esculent


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es·cu·lent

(es'kyū-lent),
Edible; fit for eating.
[L. esculentus, edible]
References in periodicals archive ?
Differential effects of cooked common bean (Phaseolus vulgaris) and lentil (Lens esculent puyensis) feeding on protein and nucleic acid contents in intestines, liver and muscles in rats.
And if astronauts ever venture to Mars, John Reader asserts in his 2009 book Potato: A History of the Propitious Esculent, potatoes will surely be a staple of their daily meals.
failed to see that far from indiscriminate 'merging' and 'trying to fit a cosmos inside his own skin,' Whitman was attempting, through comic hyperbole ('I find I incorporate gneiss, coal, long-threaded moss, fruits, grains, esculent roots, / And am stucco'd with quadrupeds and birds all over'), to inaugurate what we now call holistic or biocentric consciousness, to define the self not as autonomous ego but as an elaborate network of relationships and dependencies with everything else" (36-7).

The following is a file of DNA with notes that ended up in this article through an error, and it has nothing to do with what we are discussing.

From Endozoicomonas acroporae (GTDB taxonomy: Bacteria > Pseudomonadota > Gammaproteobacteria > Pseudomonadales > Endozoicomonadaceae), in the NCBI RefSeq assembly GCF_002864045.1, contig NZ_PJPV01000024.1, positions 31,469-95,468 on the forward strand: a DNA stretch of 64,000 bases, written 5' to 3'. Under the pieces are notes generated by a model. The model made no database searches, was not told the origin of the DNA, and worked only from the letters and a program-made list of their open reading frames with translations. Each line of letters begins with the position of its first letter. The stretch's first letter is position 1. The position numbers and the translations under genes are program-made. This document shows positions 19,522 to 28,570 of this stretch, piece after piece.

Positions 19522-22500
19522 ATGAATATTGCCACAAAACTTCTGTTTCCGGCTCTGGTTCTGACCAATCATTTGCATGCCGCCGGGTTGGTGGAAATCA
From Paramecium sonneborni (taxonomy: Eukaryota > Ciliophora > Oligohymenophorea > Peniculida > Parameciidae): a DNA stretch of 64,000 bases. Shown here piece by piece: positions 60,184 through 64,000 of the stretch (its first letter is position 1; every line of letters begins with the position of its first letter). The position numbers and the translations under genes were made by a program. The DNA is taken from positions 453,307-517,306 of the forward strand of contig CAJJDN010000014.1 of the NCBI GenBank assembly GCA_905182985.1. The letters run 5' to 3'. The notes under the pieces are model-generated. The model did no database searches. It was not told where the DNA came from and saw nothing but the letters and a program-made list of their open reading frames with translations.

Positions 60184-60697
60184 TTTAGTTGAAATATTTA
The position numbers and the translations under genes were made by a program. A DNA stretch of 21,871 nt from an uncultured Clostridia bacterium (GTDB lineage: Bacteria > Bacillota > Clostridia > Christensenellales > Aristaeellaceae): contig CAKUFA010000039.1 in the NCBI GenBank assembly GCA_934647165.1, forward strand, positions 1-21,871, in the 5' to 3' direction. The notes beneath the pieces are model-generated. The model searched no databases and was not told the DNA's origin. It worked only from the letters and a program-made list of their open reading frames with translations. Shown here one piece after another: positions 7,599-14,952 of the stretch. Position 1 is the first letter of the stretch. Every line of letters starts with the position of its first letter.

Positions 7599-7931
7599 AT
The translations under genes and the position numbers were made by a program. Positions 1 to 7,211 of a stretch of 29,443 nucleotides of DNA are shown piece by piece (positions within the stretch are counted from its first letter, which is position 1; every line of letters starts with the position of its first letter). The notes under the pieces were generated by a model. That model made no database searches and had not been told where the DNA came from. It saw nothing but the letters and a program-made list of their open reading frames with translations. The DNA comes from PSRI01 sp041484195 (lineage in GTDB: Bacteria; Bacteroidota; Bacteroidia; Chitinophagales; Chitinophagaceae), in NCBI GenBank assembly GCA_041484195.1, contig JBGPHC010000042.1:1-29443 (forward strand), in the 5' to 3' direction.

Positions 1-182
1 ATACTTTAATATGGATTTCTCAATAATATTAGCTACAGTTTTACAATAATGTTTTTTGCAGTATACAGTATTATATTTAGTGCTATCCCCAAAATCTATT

One favorite story was about a "voyage to Ireland with a cargo of potatoes, and how, having accidentally left one in each bag, he found, on his return voyage, his vessel (which he supposed to be only in ballast) fast settling in the water, and how, upon taking up the hatches to look for the leak, he discovered that the seed of potatoes had propagated, each its bag full, so that he returned with a larger cargo of the esculent than he set out with.
When so many costs are devoted to superb and splendid buildings, luxurious clothes, and all kinds of esculent delights--I pass over in silence the innumerable remainder of unnecessary things--is it any marvel that poverty is dreaded if the gain of usury is not abandoned?
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